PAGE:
Emotional Decisions


Allison Barnes and Paul Thagard


Philosophy Department

University of Waterloo

Waterloo, Ontario, N2L 3G1


© Paul Thagard and Allison Barnes, 1996

To go directly a particular section of this paper, click on a section title below.

 1. Introduction
 2. Emotions and the Brain
 3. A Coherence Theory of Decision
 4. Emotional Decisions

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Recent research has yielded an explosion of literature that establishes a strong connection between emotional and cognitive processes. Most notably, Antonio Damasio draws an intimate connection between emotion and cognition in practical decision making. Damasio presents a "somatic marker" hypothesis which explains how emotions are biologically indispensable to decisions. His research on patients with frontal lobe damage indicates that feelings normally accompany response options and operate as a biasing device to dictate choice. What Damasio's hypothesis lacks is a theoretical model of decision making which can advance the conceptual connection between emotional and cognitive decision making processes. In this paper we combine Damasio's somatic marker hypothesis with the coherence theory of decision put forward by Thagard and Millgram. The juxtaposition of Damasio's hypothesis with a cognitive theory of decision making leads to a new and better theory of emotional decisions.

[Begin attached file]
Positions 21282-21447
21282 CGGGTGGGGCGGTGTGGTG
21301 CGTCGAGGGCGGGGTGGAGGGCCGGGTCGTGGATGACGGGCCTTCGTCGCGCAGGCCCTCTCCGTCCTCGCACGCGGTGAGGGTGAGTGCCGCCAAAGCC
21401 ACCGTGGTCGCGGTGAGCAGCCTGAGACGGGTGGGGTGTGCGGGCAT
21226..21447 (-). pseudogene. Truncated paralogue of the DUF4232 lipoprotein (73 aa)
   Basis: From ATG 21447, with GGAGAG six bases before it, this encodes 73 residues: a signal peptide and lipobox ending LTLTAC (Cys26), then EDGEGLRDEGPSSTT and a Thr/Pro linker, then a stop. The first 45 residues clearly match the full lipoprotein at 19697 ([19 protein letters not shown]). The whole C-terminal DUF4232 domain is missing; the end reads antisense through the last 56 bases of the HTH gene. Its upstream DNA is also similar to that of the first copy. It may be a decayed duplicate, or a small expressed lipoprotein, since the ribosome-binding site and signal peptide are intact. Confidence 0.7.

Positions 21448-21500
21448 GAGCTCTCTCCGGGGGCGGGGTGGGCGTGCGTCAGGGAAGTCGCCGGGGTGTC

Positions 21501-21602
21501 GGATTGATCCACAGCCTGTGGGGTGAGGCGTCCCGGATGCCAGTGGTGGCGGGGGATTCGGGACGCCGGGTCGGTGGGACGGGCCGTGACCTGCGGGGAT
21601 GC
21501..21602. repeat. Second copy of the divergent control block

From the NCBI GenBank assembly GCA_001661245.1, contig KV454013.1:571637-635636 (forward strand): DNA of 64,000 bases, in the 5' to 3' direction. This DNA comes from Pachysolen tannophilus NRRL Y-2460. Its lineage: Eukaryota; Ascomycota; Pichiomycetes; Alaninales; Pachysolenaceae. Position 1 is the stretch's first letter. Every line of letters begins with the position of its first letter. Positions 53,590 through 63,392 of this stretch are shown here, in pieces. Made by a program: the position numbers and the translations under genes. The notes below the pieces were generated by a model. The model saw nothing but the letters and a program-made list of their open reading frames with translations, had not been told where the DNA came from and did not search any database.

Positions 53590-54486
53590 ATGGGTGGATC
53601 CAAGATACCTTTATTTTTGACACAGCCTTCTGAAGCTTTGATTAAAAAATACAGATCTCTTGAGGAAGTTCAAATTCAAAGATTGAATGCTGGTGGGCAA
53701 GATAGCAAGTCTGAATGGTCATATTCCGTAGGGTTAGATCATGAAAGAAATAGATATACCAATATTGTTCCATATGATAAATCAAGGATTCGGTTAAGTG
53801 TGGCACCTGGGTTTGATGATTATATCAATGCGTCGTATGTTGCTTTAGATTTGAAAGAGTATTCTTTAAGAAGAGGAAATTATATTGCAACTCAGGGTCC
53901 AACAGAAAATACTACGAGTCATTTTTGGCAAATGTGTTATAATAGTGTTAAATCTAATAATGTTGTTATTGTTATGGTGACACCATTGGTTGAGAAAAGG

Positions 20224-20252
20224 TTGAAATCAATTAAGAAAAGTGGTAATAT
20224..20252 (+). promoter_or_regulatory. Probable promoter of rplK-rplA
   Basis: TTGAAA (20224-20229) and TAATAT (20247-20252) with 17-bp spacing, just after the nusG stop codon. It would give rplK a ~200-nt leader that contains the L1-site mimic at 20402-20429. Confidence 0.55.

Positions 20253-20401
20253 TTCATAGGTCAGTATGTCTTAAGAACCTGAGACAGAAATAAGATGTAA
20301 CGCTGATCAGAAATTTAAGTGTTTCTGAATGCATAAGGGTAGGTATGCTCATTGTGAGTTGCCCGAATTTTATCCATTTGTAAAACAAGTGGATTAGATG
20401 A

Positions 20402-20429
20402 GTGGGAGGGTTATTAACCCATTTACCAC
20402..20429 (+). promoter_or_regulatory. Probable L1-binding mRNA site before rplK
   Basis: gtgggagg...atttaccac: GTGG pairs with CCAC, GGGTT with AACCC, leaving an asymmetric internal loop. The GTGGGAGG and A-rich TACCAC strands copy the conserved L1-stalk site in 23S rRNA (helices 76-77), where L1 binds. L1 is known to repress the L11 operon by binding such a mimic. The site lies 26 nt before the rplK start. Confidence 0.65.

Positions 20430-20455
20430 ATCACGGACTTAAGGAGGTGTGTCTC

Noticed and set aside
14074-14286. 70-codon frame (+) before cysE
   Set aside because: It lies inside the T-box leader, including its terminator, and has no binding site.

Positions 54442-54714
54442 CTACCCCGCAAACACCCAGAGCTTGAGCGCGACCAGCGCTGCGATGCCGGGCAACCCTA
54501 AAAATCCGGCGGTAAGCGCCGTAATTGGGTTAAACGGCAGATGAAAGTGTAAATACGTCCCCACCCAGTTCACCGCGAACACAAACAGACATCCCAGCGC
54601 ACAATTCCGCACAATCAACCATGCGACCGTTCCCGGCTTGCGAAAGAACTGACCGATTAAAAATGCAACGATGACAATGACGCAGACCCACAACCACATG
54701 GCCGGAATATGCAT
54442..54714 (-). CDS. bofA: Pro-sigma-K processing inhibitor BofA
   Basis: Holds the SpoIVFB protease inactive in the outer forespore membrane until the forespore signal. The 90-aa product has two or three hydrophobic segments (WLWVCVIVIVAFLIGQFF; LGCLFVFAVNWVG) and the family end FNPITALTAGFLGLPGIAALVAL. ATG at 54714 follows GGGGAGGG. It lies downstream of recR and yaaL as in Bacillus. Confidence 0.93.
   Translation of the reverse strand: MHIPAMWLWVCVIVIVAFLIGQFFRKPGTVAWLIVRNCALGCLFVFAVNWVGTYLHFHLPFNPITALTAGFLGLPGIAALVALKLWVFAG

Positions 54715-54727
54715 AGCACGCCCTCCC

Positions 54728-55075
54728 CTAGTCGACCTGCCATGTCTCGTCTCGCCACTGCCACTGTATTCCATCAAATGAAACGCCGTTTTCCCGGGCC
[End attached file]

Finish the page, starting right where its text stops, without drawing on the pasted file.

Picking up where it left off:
1. Introduction

Emotions are ordinarily conceived as irrational occurrences that cloud judgment and distort reasoning. This view is well entrenched, despite work in both philosophy and psychology that establishes a strong connection between emotion and cognition. During recent years there has been an explosion of research which indicates that rather than being natural adversaries, rational and emotional processes function together. Barnes and Thagard (in press) argue that emotions and inferences are both necessary when we empathize with other people. Social psychologists have explored the function of emotions in social perception and judgment (Forgas, 1991). But the interdependence of emotional and cognitive processes is perhaps most powerfully presented in recent neurobiological studies which establish that emotion is indispensable in rational decision making.